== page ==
“Okinawa was the bloodiest battle of the Pacific and the second most bloody battle of World War II,” adds Mechanic. “Doss was also a medic, so it’s not like you can just show soldiers getting shot next to him — you have to see what he’s working on. You have to put him in hell essentially before you can see the decisions that he made and who he was, how strong his faith was and how courageous he was.”
Doss’s faith and courage were forged growing up in Lynchberg, Va., the middle child of William Doss, a carpenter and WWI veteran, and Bertha Doss, a homemaker. As depicted in the movie, young Doss was captivated by a framed poster of the Ten Commandments hanging in his childhood home. He was particularly intrigued by a illustration of the Sixth Commandment, showing Cain murdering his brother Abel. His father, played by Hugo Weaving in the movie, suffered from alcoholism and depression relating to the PTSD he suffered in the war. In the movie, a young Doss wrestles a gun out of his father’s hand during a fight between his parents. The scene draws on a real event in Doss’s life, in which a fight between his father and uncle made him swear off guns.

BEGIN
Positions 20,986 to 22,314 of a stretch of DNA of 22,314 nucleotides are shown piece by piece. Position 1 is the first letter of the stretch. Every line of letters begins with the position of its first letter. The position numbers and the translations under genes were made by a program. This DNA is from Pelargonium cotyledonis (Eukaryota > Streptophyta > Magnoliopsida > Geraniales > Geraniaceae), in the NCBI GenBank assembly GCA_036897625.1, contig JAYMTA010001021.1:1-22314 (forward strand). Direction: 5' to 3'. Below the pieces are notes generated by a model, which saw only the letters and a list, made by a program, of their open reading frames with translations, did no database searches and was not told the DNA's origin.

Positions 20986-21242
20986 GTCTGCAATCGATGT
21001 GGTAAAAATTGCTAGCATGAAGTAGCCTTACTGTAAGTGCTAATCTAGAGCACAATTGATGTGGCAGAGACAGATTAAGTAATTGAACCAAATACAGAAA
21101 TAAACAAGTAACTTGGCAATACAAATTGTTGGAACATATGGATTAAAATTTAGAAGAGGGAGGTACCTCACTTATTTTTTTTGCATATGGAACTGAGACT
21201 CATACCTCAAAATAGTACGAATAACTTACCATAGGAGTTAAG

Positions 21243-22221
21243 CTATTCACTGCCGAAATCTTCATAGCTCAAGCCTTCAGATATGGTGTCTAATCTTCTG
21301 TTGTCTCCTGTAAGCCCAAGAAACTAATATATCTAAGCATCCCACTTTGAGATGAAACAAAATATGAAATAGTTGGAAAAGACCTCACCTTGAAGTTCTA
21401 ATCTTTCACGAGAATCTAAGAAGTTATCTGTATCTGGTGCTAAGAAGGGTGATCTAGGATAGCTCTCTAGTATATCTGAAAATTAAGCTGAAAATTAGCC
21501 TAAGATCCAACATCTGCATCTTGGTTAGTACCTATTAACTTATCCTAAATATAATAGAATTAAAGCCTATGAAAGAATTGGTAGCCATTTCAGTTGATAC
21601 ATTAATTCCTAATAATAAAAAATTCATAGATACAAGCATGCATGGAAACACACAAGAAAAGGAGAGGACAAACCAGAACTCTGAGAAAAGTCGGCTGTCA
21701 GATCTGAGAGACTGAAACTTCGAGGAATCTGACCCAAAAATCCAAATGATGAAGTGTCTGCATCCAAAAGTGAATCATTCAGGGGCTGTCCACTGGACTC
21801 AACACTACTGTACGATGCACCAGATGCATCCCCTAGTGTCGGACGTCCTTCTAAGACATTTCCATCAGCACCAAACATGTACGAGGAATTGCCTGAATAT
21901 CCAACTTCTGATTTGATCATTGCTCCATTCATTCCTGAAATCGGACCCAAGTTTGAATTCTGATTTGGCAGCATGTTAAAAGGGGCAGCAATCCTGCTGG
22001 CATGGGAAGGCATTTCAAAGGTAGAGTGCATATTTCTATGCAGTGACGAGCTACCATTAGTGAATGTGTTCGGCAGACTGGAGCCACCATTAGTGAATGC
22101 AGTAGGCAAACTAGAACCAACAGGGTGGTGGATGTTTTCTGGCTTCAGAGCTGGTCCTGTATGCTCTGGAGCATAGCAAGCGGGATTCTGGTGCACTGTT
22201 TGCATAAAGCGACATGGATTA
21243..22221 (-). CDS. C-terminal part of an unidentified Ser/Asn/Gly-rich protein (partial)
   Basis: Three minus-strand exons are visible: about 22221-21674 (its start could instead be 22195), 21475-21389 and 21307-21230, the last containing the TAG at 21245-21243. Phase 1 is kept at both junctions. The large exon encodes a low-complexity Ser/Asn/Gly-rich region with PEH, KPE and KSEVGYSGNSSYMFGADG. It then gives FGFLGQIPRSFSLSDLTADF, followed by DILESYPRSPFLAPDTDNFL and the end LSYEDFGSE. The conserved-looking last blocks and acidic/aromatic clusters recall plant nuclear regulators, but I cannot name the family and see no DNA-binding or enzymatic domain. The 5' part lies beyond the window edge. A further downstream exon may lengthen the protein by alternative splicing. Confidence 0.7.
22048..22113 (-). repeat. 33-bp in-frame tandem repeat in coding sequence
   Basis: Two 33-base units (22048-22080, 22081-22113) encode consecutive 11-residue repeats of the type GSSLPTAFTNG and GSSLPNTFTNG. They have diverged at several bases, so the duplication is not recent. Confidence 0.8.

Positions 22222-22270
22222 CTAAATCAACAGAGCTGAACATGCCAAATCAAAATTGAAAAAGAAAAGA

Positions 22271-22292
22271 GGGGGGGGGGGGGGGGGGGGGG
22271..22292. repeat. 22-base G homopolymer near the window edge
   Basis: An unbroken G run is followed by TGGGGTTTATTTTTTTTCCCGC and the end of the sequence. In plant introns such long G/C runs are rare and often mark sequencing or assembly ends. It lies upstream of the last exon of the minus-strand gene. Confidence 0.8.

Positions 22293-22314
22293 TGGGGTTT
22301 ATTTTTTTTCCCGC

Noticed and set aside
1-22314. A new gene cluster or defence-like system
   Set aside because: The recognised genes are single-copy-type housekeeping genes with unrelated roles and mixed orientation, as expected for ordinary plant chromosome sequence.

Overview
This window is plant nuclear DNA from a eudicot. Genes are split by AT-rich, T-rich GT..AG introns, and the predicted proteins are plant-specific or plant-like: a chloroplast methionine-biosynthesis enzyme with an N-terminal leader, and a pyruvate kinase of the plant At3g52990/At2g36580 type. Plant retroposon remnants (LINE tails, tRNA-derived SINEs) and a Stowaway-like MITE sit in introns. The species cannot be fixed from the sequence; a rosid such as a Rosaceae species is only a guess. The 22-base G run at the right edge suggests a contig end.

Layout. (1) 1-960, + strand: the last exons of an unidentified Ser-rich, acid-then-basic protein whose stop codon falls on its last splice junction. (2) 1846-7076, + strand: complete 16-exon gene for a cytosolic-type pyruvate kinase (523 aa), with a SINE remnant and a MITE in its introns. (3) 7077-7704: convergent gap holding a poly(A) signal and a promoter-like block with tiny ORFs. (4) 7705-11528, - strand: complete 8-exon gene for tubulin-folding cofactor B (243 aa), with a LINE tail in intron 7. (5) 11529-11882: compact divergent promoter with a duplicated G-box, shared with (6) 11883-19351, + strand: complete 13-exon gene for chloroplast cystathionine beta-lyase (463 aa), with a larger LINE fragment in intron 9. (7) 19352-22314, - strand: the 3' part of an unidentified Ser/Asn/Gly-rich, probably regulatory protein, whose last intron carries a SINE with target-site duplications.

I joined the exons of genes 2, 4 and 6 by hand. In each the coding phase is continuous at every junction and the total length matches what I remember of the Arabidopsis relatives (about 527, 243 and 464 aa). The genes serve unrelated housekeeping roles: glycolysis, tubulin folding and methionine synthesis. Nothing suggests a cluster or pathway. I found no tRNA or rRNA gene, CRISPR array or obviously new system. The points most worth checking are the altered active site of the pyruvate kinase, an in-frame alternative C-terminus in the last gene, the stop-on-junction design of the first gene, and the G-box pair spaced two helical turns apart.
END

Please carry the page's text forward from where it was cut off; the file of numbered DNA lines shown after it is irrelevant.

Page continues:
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When the Japanese attacked Pearl Harbor, Doss was working at a shipyard in Newport News. His position made him eligible for deferment, but despite his inherent pacifism, Doss felt a moral obligation to fight for his country. He hoped that by joining the army as a medic, he could avoid carrying a weapon, and even believed he might be allowed to rest in honor of the Sabbath on Saturdays.